While the storyline in the Middle East is still developing the plot centers around the sustainment of government protests by oppressed citizens that has captured the world’s attention.
In recent years it has been the wars in Iraq and Afghanistan that dominated the headlines, but something has changed, the people have risen up, ousted brutal dictators and they’ve done it with the help of social media- not military invasions.
There is no question the Internet has sustained these revolutions and provided a podium for oppressed peoples to question authority and change their destinies.
Protesters in countries like Libya, Tunisia, Bahrain, and Egypt have demanded their authoritarian leaders step aside and give the people a say in their own government. Even the lukewarm reception from the Obama Administration hasn’t stopped these young people from risking their lives in order to enact change.
The latest, and perhaps most surprising country to stir the caldron, is Syria.
It’s been subjected to nearly 50 years of brutal and barbaric rule by the Ba’ath Party and the Assad dynasty. Perhaps more astonishing is the fact that the ruling Assad party makes up less than 10 percent of the country’s total population.
“The Syrian people are ready to reclaim their country,” says Dr. Zuhdi Jasser, the founder of American Islamic Forum for Democracy.
Syria fell into dictatorship 1970, when Hafez Assad swept the thriving European-style country into a vacuum and begin a powerful totalitarian regime that remains in power today. Under the Assad rule, Syrians that speak out in opposition to the ruling party are subject to torture and death.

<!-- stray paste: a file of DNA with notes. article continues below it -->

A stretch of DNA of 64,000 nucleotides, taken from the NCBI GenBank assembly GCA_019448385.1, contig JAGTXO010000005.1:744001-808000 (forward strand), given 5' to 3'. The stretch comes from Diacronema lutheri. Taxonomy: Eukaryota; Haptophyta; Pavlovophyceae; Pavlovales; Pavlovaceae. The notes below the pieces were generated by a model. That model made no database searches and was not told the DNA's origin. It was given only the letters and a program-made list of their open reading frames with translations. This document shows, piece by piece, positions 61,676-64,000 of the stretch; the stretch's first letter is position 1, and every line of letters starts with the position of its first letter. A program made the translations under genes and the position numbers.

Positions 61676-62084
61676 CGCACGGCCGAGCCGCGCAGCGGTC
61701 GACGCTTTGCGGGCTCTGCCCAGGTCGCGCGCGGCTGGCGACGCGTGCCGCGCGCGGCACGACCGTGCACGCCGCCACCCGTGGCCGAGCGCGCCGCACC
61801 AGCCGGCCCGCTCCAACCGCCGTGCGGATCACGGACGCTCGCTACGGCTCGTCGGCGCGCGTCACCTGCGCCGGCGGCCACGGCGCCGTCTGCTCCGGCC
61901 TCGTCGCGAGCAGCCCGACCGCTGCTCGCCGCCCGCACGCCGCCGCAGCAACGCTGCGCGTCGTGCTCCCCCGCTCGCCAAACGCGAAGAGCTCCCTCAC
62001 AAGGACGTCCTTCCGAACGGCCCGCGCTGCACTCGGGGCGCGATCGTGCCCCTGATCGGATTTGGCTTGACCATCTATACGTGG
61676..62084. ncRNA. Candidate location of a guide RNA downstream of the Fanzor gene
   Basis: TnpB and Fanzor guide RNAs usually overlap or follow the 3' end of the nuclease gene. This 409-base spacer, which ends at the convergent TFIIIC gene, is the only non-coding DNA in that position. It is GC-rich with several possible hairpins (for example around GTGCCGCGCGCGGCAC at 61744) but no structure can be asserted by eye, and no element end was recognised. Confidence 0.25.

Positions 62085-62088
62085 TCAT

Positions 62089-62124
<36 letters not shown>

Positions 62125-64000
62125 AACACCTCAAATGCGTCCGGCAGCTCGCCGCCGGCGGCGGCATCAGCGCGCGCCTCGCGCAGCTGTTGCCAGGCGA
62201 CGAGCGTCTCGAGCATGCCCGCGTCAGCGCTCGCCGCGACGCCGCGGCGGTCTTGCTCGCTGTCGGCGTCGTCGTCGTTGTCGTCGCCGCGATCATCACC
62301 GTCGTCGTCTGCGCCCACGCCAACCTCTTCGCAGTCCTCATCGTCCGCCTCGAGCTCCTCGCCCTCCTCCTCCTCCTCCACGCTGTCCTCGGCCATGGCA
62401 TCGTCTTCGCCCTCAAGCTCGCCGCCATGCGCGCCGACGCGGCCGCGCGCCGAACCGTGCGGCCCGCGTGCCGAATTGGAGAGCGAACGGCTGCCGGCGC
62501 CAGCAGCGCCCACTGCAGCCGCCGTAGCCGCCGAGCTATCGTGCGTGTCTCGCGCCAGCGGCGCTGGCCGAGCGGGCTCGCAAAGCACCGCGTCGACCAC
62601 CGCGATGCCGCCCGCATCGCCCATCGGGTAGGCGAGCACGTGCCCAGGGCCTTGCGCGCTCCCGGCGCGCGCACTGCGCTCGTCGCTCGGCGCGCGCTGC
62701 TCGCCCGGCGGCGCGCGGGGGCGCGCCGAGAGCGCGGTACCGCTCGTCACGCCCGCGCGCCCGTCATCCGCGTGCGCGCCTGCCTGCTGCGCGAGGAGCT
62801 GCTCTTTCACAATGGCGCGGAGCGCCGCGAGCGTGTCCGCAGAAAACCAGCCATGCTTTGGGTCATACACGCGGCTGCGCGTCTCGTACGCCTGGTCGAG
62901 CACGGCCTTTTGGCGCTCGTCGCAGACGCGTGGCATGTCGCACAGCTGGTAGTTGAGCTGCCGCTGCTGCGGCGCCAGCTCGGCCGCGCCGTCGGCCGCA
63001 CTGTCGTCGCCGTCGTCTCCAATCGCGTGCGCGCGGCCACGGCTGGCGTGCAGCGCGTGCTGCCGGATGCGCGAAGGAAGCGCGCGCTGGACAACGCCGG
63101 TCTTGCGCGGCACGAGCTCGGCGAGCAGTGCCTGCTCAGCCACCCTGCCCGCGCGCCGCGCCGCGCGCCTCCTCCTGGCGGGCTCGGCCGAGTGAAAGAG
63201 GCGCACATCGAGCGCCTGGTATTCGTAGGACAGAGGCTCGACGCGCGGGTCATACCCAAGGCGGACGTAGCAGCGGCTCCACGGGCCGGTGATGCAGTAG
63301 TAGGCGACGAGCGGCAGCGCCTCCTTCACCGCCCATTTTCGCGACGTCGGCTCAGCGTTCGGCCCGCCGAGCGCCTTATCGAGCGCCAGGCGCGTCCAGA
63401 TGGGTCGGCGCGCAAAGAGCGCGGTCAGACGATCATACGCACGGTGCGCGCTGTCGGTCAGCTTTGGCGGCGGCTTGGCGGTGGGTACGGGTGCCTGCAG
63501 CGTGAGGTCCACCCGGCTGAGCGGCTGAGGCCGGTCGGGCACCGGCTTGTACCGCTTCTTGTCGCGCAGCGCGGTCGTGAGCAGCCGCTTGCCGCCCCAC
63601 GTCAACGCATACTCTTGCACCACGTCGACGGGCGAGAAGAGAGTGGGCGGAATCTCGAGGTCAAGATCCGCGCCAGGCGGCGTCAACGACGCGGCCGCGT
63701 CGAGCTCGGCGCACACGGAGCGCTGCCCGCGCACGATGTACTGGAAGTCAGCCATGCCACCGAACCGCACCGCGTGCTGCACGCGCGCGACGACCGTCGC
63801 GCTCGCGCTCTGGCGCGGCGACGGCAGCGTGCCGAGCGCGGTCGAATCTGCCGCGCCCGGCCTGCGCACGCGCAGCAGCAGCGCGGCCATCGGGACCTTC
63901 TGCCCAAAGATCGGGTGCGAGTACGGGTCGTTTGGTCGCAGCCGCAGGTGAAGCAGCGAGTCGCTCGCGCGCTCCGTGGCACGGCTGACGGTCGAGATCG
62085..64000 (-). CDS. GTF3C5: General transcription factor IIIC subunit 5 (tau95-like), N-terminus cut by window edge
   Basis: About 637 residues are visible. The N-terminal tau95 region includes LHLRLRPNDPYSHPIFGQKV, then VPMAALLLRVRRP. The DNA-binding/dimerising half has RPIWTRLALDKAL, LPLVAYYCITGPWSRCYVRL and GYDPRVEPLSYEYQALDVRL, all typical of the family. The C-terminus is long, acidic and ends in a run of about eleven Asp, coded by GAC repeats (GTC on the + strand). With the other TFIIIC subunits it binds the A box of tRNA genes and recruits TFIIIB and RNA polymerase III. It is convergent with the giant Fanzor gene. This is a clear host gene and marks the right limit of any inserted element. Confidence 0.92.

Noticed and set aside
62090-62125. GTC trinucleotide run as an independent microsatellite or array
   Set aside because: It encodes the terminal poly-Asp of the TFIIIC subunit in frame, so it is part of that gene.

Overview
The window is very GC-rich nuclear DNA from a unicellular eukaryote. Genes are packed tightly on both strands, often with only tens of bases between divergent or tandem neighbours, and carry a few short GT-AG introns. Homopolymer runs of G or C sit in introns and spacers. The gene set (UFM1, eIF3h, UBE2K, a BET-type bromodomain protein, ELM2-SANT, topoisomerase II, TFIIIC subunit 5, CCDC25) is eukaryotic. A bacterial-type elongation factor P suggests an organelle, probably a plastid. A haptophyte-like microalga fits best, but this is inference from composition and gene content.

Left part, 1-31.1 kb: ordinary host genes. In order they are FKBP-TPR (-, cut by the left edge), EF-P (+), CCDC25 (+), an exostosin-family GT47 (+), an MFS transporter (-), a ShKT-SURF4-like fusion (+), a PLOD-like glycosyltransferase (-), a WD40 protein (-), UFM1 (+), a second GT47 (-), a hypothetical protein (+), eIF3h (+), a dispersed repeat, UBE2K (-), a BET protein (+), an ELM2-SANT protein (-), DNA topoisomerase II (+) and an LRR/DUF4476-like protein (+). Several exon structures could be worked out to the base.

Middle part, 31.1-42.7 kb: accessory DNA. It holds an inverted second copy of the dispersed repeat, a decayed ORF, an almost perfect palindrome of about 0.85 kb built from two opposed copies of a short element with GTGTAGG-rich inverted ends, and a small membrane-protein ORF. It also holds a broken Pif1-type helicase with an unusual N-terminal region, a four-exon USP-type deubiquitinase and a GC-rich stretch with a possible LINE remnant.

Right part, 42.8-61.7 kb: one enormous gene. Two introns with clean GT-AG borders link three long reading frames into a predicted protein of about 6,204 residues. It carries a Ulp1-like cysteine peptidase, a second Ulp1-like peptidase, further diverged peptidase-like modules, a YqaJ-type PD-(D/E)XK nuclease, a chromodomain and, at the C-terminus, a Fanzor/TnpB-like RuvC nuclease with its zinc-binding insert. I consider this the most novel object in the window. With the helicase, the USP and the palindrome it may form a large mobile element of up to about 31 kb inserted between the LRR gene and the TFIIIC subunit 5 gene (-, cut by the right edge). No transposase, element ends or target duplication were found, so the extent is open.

Dr. Jasser, whose family hails from Syria, contends that the country “has been tragically immune to the world attention, opinion and pressures.”
“The time is now for America to act. Syria is a republic of fear. The dissenters in the streets have now begun to breach the divide of its own government’s terror.”
Like many of the regions’ dictatorships, President Bashar Assad has promised the western world change and said the regime would lift the 40-year emergency rule and acknowledged that the Syrian people have “legitimate grievances.”
However, Assad announced a severe warning to the protesters already in the streets that further unrest would be deemed sabotage. And as such the government would use a heavy hand to end the protests. “We will not tolerate any attempt at sabotage,” he lamented.
Meanwhile the European Union called for President Assad to “change his ways” or face stiff sanctions. The EU will meet again tomorrow to discuss sanctions against Syria’s government. This threat carries serious financial implications for Syria as 23 percent of its trading, $7.9 billion, is with the EU.
Perhaps more concerning for the anti-government protesters in the streets, is the United Nation Security Council’s inability to put forth a statement condemning the violence and deaths of hundreds of dissenters.
According to Al Jazeera, “Russia insisted that the violence in Syria did not meet certain criteria that justified international action against the Syrian government- namely that it was not a threat to international peace and security- and that foreign intervention would pose a threat to regional security.”